For Sixe’s show for example, we really have got a dream team working together, a group who like you say are all artists of massive acclaim themselves. Both Eltono and Nano4814 are two of my favourite artists in the world; Eltono has just had a superb solo homecoming show in Madrid at Slowtrack and Nano4814 and insane solo show at the Delimbo Gallery in Sevilla. Pablo Limon, our exhibition designer is one of the most amazing makers I have ever come across, a creative genius. And Lucas Cantu, who is working on our graphics, branding and exhibition production, is the director of the Savvy Studios as well as the founder of the Nrmal Festival in Mexico.  As I said, the dream team! And then alongside this we have had amazing support from the students of University College London, who have all been absolutely incredible.

 

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Sixe Paredes. “Futurismo Ancestral” Somerset House. April 2014. London, UK (photo © A(by)P)

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Sixe Paredes. “Futurismo Ancestral” Somerset House. April 2014. London, UK (photo © A(by)P)

Brooklyn Street Art: Many Street Artists are bringing the animal world into their work today and sometimes artists will say they are giving the animals a voice to speak to us. How have animals been important in your compositions?
Six Paredes: In my case, the animal theme has been present in my work for many years, and this partly because of the admiration I feel for them. For me, among the most fascinating creatures of the animal kingdom are birds, mainly because of the wide variety of species, thousands of colours and silhouettes – and their relationship to the celestial and to flight. In terms of my compositions, this theme is important to me because it reminds us that we are also animals within the same world.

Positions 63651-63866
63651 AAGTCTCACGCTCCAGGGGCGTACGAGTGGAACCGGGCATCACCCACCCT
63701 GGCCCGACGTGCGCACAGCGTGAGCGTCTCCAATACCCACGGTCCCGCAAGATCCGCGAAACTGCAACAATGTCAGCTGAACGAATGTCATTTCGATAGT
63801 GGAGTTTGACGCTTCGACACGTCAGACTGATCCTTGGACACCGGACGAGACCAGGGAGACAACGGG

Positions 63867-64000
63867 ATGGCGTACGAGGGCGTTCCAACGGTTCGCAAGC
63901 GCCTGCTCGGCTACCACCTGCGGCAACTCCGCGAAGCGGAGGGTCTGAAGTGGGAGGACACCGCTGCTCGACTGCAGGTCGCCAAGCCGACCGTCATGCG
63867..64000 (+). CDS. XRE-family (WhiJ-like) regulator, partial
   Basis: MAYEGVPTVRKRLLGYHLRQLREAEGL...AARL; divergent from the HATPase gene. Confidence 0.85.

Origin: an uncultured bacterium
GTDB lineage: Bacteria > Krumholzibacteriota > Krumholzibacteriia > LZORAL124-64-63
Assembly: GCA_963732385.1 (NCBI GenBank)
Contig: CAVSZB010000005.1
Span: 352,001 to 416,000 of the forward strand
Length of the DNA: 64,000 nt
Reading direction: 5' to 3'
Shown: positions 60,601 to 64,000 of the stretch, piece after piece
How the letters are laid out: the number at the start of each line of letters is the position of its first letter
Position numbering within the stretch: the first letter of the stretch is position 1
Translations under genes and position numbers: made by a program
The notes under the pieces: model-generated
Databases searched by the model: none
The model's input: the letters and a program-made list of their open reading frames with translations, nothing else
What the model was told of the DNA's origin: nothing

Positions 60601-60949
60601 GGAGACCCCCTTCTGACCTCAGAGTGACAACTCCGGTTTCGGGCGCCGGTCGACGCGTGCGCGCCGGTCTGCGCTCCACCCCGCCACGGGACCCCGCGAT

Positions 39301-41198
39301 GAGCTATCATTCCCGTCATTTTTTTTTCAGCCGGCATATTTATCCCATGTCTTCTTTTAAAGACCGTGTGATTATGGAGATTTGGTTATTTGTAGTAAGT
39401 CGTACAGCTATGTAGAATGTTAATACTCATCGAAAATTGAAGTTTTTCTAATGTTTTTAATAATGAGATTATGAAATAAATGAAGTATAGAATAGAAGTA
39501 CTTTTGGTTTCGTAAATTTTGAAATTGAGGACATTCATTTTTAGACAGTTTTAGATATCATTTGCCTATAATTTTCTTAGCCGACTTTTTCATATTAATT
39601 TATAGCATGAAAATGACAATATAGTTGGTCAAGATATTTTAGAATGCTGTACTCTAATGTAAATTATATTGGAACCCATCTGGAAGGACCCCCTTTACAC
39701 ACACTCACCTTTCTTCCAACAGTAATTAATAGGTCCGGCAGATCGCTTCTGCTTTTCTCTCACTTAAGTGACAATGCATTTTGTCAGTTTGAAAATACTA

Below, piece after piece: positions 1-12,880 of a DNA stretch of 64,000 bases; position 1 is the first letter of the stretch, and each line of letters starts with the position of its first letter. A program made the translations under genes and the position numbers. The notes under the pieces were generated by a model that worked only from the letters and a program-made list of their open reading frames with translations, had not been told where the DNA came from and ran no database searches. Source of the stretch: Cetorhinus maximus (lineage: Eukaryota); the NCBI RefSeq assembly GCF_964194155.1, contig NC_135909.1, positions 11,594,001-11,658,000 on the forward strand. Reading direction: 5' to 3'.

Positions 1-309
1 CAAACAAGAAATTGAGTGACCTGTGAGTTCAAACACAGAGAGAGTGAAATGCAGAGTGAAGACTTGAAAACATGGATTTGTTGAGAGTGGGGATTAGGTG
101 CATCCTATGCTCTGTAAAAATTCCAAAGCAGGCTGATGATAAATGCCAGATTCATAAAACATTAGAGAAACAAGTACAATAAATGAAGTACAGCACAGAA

Brooklyn Street Art: In what way do you think of your work as something that evokes the future?
Six Paredes: I think my work evokes the future because it merges two different visions, the ancient and the contemporary and the bond between them which leads us to reflect about many of the things that humans have left on their way and some of them I think would be important to remember.

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Sixe Paredes. “Futurismo Ancestral” Somerset House. April 2014. London, UK (photo © A(by)P)

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Sixe Paredes. “Futurismo Ancestral” Somerset House. April 2014. London, UK (photo © A(by)P)

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Sixe Paredes. “Futurismo Ancestral” Somerset House. April 2014. London, UK (photo © A(by)P)

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Sixe Paredes. “Futurismo Ancestral” Somerset House. April 2014. London, UK (photo © A(by)P)

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Sixe Paredes. “Futurismo Ancestral” Somerset House. April 2014. London, UK (photo © Sandra Butterfly)

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Sixe Paredes. “Futurismo Ancestral” Somerset House. April 2014. London, UK (photo © Sandra Butterfly)